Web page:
Stoke-on-Trent City Council

Stoke-on-Trent City Council is the local authority of Stoke-on-Trent, a unitary authority in the West Midlands region. As a unitary authority it has the powers of a non-metropolitan county and district council combined. As such, it is administratively separate from the rest of Staffordshire.

The council area elects 44 Councillors from 29 wards. Following the May 2019 local elections, Stoke-on-Trent City Council comprises 16 Labour councillors, 15 Conservative councillors, 12 City Independent councillors, and one non-aligned independent councillor. It is led by a coalition of Independent and Conservative councillors.[2]

Stoke-on-Trent City Council
Whole council elected every four years
Arms of Stoke-on-Trent City Council
Type
Type
History
Founded1 April 1974
Leadership
Cllr Lillian Dodd
Leader of the Council
Cllr Ann James, City Independents
since 17 May 2018[1]
City director
David Sidaway
since 1 April 2016
Structure
Seats44 councillors
Political groups
Administration
     City Independents (12)
     Conservative (15)
Other Parties
     Labour (16)
     Non-aligned (1)
Length of term
4 years
Elections
Plurality-at-large
Last election
2 May 2019
Next election
May 2023
Meeting place
Civic Centre, Glebe Street, Stoke-on-Trent
Website
stoke.gov.uk

Powers and functions

The local authority derives its powers and functions from the Local Government Act 1972 and subsequent legislation. For the purposes of local government, Stoke-on-Trent is a non-metropolitan area of England. As a unitary authority, Stoke-on-Trent City Council has the powers and functions of both a non-metropolitan county and district council combined. In its capacity as a district council it is a billing authority collecting Council Tax and business rates, it processes local planning applications, it is responsible for housing, waste collection and environmental health. In its capacity as a county council it is a local education authority, responsible for social services, libraries and waste disposal.

Political control

Since the first election in 1973 political control of the council was held by the following parties:[3] The council is currently under the leadership of leader Cllr Ann James (City independents) and deputy leader Cllr Abi Brown (Conservative).

Party in control Years
Labour 1973–2002
No overall control 2002–2004
Labour 2004–2006
No overall control 2006–2011
Labour 2011–2015
No overall control 2015–present

Directly elected mayor

The executive function of Stoke-on-Trent City Council was controlled by a directly elected mayor of Stoke-on-Trent from 2002 to 2009, the position having been established by referendum on 2 May 2002. The position was abolished by referendum on 23 October 2008 and formally ceased to exist the following year.

Party in control Years
Independent 2002–2005
Labour 2005–2009

References

  1. ^ [1]
  2. ^ http://www.stoke.gov.uk/ccm/navigation/council-and-democracy/leader-and-cabinet/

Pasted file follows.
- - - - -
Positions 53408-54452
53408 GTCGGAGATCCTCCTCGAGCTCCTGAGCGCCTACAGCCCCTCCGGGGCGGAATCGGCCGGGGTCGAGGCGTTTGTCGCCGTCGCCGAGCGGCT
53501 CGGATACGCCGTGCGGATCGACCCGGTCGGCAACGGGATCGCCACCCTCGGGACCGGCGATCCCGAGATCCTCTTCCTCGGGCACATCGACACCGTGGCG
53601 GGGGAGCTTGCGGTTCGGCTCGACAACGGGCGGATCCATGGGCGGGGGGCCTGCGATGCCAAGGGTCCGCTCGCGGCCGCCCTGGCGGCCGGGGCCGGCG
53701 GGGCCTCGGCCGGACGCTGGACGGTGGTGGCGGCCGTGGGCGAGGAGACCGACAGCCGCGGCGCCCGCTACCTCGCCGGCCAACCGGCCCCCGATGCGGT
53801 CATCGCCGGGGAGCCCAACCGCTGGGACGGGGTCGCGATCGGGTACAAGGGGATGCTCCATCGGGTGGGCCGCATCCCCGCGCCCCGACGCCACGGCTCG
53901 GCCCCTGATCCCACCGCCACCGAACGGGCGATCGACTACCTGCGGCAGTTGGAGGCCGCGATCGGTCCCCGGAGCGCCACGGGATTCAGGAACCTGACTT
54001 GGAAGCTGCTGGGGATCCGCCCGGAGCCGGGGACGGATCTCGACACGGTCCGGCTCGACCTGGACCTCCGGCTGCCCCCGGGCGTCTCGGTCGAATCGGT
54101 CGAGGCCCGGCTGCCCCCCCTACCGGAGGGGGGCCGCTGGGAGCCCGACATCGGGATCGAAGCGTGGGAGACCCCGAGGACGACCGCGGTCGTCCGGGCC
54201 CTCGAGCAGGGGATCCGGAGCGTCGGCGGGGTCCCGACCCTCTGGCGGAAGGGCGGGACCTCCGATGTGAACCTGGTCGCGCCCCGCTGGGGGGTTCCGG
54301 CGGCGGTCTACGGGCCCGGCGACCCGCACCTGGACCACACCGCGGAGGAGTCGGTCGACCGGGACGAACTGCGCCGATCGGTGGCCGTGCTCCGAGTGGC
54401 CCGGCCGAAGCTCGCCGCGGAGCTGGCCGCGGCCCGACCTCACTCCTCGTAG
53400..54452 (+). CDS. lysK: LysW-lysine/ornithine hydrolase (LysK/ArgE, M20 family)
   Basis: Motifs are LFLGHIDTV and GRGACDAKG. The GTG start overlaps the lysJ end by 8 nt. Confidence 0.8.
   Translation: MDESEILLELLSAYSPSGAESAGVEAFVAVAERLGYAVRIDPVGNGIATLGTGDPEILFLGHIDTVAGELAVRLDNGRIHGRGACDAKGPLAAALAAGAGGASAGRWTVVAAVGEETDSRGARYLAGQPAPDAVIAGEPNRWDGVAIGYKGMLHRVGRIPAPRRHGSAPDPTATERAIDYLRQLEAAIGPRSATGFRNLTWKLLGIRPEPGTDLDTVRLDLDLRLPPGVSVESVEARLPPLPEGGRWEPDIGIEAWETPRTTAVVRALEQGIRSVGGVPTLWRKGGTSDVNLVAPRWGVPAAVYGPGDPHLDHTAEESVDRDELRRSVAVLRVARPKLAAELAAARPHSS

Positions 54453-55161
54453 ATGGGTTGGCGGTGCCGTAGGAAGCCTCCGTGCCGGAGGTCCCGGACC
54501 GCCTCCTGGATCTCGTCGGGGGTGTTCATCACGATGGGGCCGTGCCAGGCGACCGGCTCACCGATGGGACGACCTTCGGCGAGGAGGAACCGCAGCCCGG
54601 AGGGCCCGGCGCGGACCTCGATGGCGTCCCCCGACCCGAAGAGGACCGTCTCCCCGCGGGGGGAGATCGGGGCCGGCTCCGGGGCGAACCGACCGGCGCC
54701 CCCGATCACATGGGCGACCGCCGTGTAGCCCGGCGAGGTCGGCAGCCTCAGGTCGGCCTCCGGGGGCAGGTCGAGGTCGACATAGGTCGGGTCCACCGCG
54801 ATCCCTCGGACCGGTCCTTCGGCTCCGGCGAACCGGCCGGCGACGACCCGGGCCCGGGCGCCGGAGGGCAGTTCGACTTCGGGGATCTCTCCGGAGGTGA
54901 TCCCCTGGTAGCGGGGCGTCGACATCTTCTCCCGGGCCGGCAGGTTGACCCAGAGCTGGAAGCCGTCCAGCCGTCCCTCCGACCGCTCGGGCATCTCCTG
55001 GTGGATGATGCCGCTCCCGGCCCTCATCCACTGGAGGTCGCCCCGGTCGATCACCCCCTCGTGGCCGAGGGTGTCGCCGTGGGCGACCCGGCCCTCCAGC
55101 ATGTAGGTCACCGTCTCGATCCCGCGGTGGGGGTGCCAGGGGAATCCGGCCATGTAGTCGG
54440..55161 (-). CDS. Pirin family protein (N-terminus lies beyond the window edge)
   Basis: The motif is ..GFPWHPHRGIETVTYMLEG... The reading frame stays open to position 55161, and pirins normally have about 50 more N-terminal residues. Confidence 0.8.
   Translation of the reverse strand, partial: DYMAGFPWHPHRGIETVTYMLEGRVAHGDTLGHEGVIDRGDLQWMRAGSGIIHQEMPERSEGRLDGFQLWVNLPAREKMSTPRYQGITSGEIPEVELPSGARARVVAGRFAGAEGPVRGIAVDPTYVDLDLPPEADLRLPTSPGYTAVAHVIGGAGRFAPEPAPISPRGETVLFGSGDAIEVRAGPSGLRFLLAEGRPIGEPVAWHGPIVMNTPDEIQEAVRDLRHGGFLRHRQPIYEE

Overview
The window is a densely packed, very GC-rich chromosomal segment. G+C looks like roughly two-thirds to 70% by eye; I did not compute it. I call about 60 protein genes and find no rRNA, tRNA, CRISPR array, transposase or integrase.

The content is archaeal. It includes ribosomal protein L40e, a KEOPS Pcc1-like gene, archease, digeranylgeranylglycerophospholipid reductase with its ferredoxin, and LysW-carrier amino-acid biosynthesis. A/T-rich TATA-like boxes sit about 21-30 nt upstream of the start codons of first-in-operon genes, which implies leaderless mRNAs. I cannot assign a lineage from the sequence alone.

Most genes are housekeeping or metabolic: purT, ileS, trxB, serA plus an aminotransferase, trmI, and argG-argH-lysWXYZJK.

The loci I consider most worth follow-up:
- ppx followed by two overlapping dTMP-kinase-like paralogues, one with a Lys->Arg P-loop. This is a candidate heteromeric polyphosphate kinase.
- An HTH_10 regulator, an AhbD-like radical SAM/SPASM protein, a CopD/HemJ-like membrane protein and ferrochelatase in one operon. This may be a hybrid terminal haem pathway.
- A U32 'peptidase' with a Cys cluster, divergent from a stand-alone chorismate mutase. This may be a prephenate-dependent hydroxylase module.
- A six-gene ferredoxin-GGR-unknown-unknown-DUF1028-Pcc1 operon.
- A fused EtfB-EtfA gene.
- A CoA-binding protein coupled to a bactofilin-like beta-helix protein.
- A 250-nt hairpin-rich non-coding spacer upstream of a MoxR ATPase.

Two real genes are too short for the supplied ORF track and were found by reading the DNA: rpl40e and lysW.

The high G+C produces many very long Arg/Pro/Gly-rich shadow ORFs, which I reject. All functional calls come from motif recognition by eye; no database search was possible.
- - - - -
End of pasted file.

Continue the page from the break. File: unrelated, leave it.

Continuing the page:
3. ^ "Elections 2011 – England council elections – Stoke-on-Trent". BBC News. 10 May 2011. Retrieved 15 January 2013.
2008 Stoke-on-Trent City Council election

The 2008 Stoke-on-Trent City Council election for the Stoke-on-Trent City Council took place on 1 May 2008. One third of the council was up for election.

2010 Stoke-on-Trent City Council election

Elections to Stoke-on-Trent City Council took place on 6 May 2010, coinciding with the national General election. One third - 20 seats - of the council were up for election.

2011 Stoke-on-Trent City Council election

Elections to Stoke-on-Trent City Council took place on 5 May 2011. This election was the first following an Electoral Review by the Local Government Boundary Commission for England. The total number of councillors became 44 (down from 60) in a mixture of single and multi-member wards (31 single member wards, 5 two member wards and 1 three member ward). The former election by thirds (i.e., one third of councillors up for election in each of three years out of a four-year cycle) was replaced by whole council election every fourth year.

2015 Stoke-on-Trent City Council election

The 2015 Stoke-on-Trent City Council election took place on 7 May 2015 to elect members of Stoke-on-Trent City Council in England. This was on the same day as other local elections and the general election.

Ford Green Hall

Ford Green Hall is a Grade II* listed farmhouse and historic house museum in Stoke-on-Trent, Staffordshire. The oldest parts of the house date from the late 16th century, with one wing being either added or greatly repaired at some point in the early 18th century. In its grounds, there also stands an 18th-century dovecote which shares the listed building status of the main farmhouse.The house stands on land adjacent to the B5051 minor road in the east of Smallthorne. Originally, it stood in 36 acres (150,000 m2) of farmland, but this has been gradually encroached upon over the years so that now it is surrounded by comparatively small grounds. Beyond its grounds there is now housing and a nature reserve.

George Stevenson (British politician)

George William Stevenson (born 30 August 1938) is a Labour Party politician in the United Kingdom.